A wise medical student once remarked, “rankings are important because Americans like lists.” Magazines promising to provide the low-down on the top 10 songs, best movies, most beautiful beaches, most talented chefs, the top colleges are guaranteed to sell. Lists provide a starting point for people to make decisions when they have many options to choose from. Americans want to believe that in a capitalist society, they should be able to find and pick the best value their budget can afford.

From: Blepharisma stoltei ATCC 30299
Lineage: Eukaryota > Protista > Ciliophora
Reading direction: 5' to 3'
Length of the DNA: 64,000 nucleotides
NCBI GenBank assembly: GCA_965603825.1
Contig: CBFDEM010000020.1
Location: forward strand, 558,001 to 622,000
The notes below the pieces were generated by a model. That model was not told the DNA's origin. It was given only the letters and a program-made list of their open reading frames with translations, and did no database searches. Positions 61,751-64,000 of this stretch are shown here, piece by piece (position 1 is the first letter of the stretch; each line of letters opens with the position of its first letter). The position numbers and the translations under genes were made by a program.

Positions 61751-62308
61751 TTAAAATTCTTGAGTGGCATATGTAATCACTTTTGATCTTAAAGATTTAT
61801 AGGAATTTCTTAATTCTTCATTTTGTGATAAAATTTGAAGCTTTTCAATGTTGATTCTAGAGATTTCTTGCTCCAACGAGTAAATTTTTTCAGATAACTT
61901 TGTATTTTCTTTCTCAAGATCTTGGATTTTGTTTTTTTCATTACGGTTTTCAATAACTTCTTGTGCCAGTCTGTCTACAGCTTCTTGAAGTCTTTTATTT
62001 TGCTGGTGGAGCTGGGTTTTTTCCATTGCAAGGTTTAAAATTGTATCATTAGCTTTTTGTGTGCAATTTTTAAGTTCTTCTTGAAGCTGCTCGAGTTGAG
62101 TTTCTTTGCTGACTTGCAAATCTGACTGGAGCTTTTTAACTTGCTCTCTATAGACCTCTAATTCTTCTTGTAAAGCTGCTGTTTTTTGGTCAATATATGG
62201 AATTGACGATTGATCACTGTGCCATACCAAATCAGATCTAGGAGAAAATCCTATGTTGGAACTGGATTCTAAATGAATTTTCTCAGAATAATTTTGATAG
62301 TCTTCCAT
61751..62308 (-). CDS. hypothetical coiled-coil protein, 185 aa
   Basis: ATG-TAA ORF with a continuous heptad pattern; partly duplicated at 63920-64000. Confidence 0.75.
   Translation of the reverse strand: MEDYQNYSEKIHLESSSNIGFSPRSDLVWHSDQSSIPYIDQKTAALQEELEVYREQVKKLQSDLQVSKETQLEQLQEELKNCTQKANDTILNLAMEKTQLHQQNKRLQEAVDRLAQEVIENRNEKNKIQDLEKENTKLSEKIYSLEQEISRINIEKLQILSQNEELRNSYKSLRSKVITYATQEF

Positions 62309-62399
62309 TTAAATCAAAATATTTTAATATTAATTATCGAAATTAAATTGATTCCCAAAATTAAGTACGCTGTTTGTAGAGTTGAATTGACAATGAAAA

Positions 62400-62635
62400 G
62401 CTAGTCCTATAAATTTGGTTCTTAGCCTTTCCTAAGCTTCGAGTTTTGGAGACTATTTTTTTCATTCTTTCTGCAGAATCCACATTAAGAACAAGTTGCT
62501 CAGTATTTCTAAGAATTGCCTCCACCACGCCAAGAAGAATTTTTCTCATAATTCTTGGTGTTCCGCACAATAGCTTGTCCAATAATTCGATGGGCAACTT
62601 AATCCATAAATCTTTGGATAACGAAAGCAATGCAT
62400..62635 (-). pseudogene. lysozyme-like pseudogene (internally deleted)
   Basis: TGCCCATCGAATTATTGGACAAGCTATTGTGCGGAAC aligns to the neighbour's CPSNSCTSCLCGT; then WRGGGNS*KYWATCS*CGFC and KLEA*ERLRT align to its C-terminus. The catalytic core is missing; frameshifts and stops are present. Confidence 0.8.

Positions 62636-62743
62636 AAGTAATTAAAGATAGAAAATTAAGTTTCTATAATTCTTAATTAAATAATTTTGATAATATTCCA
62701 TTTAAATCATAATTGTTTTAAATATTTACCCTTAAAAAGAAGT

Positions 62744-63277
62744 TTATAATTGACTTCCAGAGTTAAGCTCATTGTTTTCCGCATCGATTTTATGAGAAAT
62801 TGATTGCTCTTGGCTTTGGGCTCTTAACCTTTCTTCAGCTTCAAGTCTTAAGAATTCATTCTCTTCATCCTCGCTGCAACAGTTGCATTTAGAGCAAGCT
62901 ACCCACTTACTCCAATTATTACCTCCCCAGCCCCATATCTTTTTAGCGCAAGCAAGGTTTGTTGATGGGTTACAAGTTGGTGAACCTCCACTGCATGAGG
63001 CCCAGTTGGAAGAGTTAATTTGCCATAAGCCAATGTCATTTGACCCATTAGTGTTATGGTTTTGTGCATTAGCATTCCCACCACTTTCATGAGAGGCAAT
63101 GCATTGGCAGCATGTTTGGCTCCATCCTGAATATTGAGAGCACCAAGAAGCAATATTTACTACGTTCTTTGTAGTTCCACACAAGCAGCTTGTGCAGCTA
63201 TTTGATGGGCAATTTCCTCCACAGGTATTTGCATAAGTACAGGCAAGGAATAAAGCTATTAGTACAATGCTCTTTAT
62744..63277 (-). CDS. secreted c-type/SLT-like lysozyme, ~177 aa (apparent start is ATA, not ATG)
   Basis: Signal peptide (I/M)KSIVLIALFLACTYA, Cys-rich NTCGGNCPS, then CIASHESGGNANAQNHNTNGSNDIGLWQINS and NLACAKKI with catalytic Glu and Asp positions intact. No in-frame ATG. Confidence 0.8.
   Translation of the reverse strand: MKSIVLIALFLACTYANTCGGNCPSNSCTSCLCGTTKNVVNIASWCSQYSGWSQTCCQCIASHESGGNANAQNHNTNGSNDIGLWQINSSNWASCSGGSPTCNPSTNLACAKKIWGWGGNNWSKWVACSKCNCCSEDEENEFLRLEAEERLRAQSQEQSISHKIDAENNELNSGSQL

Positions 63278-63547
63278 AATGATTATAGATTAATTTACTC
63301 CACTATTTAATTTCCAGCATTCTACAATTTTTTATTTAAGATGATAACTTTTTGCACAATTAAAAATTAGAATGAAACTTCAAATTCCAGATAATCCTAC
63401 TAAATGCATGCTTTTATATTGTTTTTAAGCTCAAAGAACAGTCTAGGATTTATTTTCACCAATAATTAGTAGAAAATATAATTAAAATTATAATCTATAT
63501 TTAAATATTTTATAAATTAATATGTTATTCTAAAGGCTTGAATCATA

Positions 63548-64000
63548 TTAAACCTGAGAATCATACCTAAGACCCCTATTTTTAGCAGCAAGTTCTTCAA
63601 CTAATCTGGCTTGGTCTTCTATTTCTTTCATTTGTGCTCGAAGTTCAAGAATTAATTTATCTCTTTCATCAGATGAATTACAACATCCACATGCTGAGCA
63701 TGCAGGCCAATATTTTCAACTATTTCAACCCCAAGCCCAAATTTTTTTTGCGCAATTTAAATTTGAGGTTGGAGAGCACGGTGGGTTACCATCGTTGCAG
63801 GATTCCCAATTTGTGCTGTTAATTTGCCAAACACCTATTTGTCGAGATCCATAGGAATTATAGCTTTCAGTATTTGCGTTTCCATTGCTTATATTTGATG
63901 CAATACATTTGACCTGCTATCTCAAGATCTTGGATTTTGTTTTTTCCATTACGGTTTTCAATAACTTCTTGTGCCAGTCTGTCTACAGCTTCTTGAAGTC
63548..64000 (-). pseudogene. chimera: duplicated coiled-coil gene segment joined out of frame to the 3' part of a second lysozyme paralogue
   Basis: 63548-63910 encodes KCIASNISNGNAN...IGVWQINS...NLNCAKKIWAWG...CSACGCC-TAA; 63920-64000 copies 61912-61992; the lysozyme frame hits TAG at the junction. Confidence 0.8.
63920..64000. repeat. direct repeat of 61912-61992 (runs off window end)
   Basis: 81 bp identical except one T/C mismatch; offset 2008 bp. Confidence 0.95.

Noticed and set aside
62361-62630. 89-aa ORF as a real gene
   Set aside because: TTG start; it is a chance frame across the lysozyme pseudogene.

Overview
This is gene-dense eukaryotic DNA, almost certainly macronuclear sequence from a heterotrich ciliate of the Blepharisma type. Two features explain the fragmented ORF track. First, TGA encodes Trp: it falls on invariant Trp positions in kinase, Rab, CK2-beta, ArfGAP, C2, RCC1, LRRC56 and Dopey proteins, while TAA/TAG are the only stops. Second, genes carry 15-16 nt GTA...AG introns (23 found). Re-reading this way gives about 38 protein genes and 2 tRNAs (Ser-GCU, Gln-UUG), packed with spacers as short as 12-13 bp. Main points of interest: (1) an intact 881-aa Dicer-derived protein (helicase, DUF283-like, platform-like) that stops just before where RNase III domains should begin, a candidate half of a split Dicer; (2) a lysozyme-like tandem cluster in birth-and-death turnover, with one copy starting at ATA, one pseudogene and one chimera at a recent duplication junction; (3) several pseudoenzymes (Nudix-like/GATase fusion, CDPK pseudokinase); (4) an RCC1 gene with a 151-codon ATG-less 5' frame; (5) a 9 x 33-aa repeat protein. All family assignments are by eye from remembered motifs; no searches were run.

For rankings to be useful, two things have to be true. First, people have to have a choice they can make. Second, the rankings have to measure what is important to people making the choices. Beyond that are pesky details like validity and reliability of the data but let’s just deal with the high level assumptions. Choice and values in health care. Do rankings like US News & World Report’s Americas Best Hospitals help consumers make good choices? Continue reading